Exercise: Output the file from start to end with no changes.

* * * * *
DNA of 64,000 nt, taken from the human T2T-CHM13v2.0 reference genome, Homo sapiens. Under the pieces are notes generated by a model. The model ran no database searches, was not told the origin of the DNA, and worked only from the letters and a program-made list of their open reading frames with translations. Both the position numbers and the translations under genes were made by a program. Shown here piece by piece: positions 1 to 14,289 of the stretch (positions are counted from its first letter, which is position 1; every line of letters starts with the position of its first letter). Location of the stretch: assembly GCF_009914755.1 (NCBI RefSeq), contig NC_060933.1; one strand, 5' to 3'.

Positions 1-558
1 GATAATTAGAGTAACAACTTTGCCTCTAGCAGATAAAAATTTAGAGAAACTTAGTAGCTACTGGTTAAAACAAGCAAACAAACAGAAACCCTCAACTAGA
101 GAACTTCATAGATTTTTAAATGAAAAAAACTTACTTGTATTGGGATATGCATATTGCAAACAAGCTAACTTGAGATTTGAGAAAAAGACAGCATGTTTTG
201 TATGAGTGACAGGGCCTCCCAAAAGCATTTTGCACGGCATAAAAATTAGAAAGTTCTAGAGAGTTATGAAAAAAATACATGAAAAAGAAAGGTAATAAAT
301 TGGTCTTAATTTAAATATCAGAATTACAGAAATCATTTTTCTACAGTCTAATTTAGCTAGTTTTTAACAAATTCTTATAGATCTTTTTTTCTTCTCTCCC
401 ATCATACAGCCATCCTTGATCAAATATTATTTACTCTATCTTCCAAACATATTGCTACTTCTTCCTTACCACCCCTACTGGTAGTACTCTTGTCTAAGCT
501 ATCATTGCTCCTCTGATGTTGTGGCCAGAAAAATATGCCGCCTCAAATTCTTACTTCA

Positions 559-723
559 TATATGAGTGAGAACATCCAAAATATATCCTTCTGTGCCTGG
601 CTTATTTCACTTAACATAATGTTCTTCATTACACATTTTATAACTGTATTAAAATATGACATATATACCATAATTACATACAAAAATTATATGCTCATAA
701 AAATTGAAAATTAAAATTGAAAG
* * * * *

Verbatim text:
DNA of 64,000 nt, taken from the human T2T-CHM13v2.0 reference genome, Homo sapiens. Under the pieces are notes generated by a model. The model ran no database searches, was not told the origin of the DNA, and worked only from the letters and a program-made list of their open reading frames with translations. Both the position numbers and the translations under genes were made by a program. Shown here piece by piece: positions 1 to 14,289 of the stretch (positions are counted from its first letter, which is position 1; every line of letters starts with the position of its first letter). Location of the stretch: assembly GCF_009914755.1 (NCBI RefSeq), contig NC_060933.1; one strand, 5' to 3'.

Positions 1-558
1 GATAATTAGAGTAACAACTTTGCCTCTAGCAGATAAAAATTTAGAGAAACTTAGTAGCTACTGGTTAAAACAAGCAAACAAACAGAAACCCTCAACTAGA
101 GAACTTCATAGATTTTTAAATGAAAAAAACTTACTTGTATTGGGATATGCATATTGCAAACAAGCTAACTTGAGATTTGAGAAAAAGACAGCATGTTTTG
201 TATGAGTGACAGGGCCTCCCAAAAGCATTTTGCACGGCATAAAAATTAGAAAGTTCTAGAGAGTTATGAAAAAAATACATGAAAAAGAAAGGTAATAAAT
301 TGGTCTTAATTTAAATATCAGAATTACAGAAATCATTTTTCTACAGTCTAATTTAGCTAGTTTTTAACAAATTCTTATAGATCTTTTTTTCTTCTCTCCC
401 ATCATACAGCCATCCTTGATCAAATATTATTTACTCTATCTTCCAAACATATTGCTACTTCTTCCTTACCACCCCTACTGGTAGTACTCTTGTCTAAGCT
501 ATCATTGCTCCTCTGATGTTGTGGCCAGAAAAATATGCCGCCTCAAATTCTTACTTCA

Positions 559-723
559 TATATGAGTGAGAACATCCAAAATATATCCTTCTGTGCCTGG
601 CTTATTTCACTTAACATAATGTTCTTCATTACACATTTTATAACTGTATTAAAATATGACATATATACCATAATTACATACAAAAATTATATGCTCATAA
701 AAATTGAAAATTAAAATTGAAAG